Don't worry if the triangle gets skewed to the right when entries become greater than 9.

    Example:
        $ echo "(0)" > task4.text
        $ scam -r task4.scm task4.text
        1
        $
    
    Constraints: the bottom row should have no preceding spaces. Higher rows should be indented, as shown, with spaces.
  1. Partial function application is the process of providing the first k arguments to a function that takes n arguments. The result is a new function that takes the remaining n - k arguments. Define a function, named pfa, that takes two arguments, a function to be partially applied and an integer specifying k. To make the task easier, k will limited to the values 1, 2, or 3. The pfa function will return a function that takes the k arguments. When called with the k arguments , the function that pfa returns will return a function that takes the remaining n - k functions. As an example, the last two expressions should evaluate to the same result:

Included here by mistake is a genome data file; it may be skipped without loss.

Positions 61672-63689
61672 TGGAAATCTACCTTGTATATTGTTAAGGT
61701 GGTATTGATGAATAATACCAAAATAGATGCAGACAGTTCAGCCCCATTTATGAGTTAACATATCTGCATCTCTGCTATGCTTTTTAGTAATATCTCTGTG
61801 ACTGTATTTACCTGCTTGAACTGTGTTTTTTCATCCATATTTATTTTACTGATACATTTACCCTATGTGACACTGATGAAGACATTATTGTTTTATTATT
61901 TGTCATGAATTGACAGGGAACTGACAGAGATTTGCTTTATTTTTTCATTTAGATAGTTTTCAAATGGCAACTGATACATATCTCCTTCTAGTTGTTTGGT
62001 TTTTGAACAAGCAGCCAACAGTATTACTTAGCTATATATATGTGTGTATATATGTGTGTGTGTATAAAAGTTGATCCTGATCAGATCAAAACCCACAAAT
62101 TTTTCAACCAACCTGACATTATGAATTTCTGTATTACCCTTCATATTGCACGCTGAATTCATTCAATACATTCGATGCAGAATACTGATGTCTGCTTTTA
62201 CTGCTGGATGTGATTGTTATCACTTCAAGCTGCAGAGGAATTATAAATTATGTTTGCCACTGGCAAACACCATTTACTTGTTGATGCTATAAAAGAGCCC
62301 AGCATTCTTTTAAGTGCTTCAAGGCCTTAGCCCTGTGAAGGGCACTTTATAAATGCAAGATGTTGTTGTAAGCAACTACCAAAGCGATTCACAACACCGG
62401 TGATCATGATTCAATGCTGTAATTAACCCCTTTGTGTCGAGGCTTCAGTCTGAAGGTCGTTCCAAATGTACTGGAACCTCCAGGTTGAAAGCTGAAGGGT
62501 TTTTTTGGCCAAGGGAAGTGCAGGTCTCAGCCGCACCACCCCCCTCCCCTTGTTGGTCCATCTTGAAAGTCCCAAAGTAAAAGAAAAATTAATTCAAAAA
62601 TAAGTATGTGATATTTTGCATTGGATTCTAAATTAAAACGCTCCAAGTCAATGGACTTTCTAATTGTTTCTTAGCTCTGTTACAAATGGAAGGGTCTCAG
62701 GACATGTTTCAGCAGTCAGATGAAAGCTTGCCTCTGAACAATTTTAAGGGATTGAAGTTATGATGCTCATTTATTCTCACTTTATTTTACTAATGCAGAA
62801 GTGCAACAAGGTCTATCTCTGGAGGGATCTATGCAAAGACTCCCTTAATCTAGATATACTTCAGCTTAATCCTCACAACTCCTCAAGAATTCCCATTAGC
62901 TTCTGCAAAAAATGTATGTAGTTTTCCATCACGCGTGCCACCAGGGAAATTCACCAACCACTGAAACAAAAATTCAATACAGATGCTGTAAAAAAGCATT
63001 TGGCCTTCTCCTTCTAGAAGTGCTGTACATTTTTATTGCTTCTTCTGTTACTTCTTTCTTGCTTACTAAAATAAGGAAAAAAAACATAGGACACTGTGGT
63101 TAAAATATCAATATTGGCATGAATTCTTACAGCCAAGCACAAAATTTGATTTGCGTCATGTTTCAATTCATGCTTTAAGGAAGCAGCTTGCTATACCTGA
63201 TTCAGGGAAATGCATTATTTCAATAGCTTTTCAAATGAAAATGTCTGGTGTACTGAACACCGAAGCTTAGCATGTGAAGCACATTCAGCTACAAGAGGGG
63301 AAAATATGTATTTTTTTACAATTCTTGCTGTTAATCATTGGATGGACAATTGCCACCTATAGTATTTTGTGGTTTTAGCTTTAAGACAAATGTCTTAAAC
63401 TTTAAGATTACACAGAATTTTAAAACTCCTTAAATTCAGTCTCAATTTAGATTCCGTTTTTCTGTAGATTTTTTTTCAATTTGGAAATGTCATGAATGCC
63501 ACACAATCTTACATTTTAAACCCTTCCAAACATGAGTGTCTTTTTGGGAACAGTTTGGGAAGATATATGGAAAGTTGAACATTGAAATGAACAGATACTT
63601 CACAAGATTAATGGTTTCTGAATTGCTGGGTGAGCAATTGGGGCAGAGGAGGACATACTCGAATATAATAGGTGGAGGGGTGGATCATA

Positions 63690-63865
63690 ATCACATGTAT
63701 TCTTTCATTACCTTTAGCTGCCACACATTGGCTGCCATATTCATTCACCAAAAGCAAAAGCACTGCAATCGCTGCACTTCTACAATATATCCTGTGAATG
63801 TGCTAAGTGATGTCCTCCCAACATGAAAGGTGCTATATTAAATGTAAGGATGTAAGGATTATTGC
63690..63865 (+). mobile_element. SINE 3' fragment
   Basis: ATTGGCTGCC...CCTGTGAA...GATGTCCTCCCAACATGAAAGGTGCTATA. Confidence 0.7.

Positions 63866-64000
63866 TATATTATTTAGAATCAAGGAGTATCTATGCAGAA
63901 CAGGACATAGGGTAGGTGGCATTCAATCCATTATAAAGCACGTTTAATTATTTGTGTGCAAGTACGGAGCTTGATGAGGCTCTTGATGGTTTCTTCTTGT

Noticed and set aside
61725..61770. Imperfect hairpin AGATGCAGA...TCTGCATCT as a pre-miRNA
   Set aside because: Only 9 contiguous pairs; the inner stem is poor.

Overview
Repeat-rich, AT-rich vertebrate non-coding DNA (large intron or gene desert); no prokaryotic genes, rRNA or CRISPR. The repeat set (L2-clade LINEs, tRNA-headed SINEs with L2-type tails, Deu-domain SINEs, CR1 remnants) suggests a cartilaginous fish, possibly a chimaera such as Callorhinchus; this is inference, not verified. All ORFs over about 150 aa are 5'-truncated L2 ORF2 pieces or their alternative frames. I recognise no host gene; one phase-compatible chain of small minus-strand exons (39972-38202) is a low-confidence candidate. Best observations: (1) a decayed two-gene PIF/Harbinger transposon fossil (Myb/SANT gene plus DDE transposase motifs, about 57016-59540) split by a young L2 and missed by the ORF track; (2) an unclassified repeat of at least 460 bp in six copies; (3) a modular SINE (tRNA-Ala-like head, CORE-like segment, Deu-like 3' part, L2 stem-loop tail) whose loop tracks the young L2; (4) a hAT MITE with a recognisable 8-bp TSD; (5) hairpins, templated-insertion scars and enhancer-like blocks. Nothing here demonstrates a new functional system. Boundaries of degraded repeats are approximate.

(define (f x y z) (+ x (* y z)))
        (f a b c)
        (((pfa f 2) a b) c)
    
    The function that takes the remaining arguments will need to be variadic. You will also need to use the cons function and the apply function (the same function as found in your main function). Here are some examples of a variadic function using cons and apply:
       (define (plus0 @) (apply + @))
       (define (plus1 a @) (apply + (cons a @)))
       (define (plus2 a b @) (apply + (cons a (cons b @))))
       (plus0 1 2 3 4 5)
       (plus1 1 2 3 4 5)
       (plus2 1 2 3 4 5)
       (+ 1 2 3 4 5)
    
    The last four expressions should evaluate to the same result.